"Okada", "Achaba", "Going". By whatever name it is called, the commercial motorcycle has aggressed its way into the mainstream of public transportation. This phenomenon started in the late 80s as one of the many inqenious palliatives to the Structural Adjustment Policy (SAP). Lower cadre government workers bought motorcycles on loan and commercialized them to augment their meager income. Then, the "Okada" was mainly restricted to inaccessible routes or those that the commercial buses considered unviable. But now, the "Okada" has become a key player in public transportation and like a swarm of rats infesting the urban sewer the ."Achaba" has morphed into a living version of an urban nightmare. If you have experienced the thrill of racing through traffic, cursing, banging on cars, running pedestrians off into the nearest drainages, all the while going against traffic rules and regulations or with three to four passengers on a motorcycle designed for two - then you begin to understand the power of the Okada. But even so, the Okada is different things to different people in its daily odyssey. Sometimes a life saver, at other times an armed robber, a murderer when the mood catches, a pickpocket when opportunity permits ... For their" sheer inconsideration and male violence, commercial buses used to be the kings of the road. But, if you have borne the brunt of an Okada man's tyranny on any of our major roads, you would know who the new boss is!
The Okada reigns with a haughty majesty. They make their own traffic rules, and then break even those without scruples. Other road users have no choice. Whether in Lagos, Port Harcourt or Kano, Okada men bond together to mete out instant justice to the unfortunate driver who let himself have an accident with one of them. Like men in power, these riders brook no irritation, however slight. Unlike our men in government however, the Okadas reign comes with a price. Orthopedic hospitals are full of victims of Okada accidents,but its as if a broken leg here or a smashed head there are a small price to pay for the Okada man's domination of the roadways.
The Nigerian government is trying to make a law to literarily dissolve the central labour union (the NLC) and prevent it from opposing its unpopular policies. But who can try that with the Okada? Theirs is a unity that no Labour Reform Bill can break. When the Lagos State government tried to sanitise the trade and ordered them to wear reflective jackets at night and helmets when they ride, even the courts rose in their support. The Economic and Financial Crimes Commission (EFCC) makes the fatuous boast of catching financial criminals "anytime, anywhere", but what has anybody done about the Okada who organize themselves to make daily "donations" to local policemen in exchange for freedom to ride as they please? And then the NDLEA. Has anybody deemed it fit to check out the Okada man's permanently glazed eyeballs? Surely, the vigour of the average okadaman must be the result of more than mere zest. To understand the place of the okadaman in the national scheme, you also need to understand that element that has kept him in business the one for who he toils. The passenger.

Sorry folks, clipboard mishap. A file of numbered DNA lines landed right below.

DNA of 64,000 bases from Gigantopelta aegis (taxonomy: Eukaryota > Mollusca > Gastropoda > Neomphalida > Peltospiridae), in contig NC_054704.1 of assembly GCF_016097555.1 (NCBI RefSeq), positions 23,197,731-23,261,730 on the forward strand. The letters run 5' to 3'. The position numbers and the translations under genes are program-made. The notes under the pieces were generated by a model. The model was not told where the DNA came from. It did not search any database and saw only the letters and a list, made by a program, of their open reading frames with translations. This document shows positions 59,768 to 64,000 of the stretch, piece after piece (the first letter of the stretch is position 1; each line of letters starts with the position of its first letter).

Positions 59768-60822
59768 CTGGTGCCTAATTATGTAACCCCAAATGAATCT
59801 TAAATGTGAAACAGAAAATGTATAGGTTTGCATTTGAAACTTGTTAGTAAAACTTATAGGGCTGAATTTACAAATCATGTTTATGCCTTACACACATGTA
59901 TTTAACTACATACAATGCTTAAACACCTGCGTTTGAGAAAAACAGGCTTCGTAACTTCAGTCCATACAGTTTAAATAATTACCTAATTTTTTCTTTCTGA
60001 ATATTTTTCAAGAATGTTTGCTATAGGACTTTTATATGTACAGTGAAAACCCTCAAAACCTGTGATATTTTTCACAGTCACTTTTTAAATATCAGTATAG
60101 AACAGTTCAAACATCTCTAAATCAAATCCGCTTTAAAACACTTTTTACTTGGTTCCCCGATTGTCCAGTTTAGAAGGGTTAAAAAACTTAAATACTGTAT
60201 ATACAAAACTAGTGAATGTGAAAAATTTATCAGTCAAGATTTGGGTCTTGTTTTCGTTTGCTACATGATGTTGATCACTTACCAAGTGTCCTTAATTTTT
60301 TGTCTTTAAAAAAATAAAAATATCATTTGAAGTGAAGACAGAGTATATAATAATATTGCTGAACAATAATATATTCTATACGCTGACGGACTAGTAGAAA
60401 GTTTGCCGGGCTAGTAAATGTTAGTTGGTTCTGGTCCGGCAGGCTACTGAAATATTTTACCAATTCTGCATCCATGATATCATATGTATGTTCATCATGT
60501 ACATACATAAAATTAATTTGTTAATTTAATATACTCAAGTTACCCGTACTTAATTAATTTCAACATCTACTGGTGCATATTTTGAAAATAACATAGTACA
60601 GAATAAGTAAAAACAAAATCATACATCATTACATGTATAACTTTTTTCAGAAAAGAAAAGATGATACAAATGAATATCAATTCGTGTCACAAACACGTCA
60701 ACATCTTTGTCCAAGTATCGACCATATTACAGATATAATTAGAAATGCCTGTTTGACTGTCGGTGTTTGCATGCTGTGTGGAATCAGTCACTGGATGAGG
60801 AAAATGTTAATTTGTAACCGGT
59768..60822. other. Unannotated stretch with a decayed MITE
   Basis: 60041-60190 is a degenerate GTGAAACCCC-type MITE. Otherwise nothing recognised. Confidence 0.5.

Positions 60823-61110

If the Okadaman is a metaphor for the abject failure of public transportation policies (if any), the passenger is a veritable study in how thin a line there is between desperation and fatal helplessness. Analysing the okadas passenger is not an easy task. After all, how many of us city dwellers have been able to escape an Okada ride at one time or the other. If we contest the mental competence of those who allow themselves to be rode roughshod (no pun, please) by the okada man, then we might as well admit that a significant portion of our city dwellers need also to visit the psychiatrist. The passenger is both a victim and a perpetrator. He is the man in a hurry, pointinq out small gaps in traffic for his goggled "driver"to maneuver through, and then bIaming other road users for being sluggish In the wake of his naked two wheeled rocket. She is the woman with a baby strapped to her back and a heavy load of foodstuff in her arms, precariously balanced on a smoky bike. She is the pregnant woman rushing home to prepare the days meal, dozing as her ride struggles for road space with a truck. The barely dressed young lady tightly hugs the okadaman for dear life as he tears through bumps and potholes, blaring heavy music from the ingeniously_ fitted stereo on his bike. Each one of these may symbolize something desperate about the stresses of daily living, but what do you say about the woman in Niqab, sandwiched between the okada man and her "afaa"[husband]! Maybe one day, someone will have the courage to truly study the Okada and what it represents. It may be too late to expect that something serious will soon be done to impose and truly enforce uniform standards for the safety of life and limb. But till then, the okada man reigns over the roads, every single ride, a mortal risk!
This article was culled from the publications of Deen Communication Limited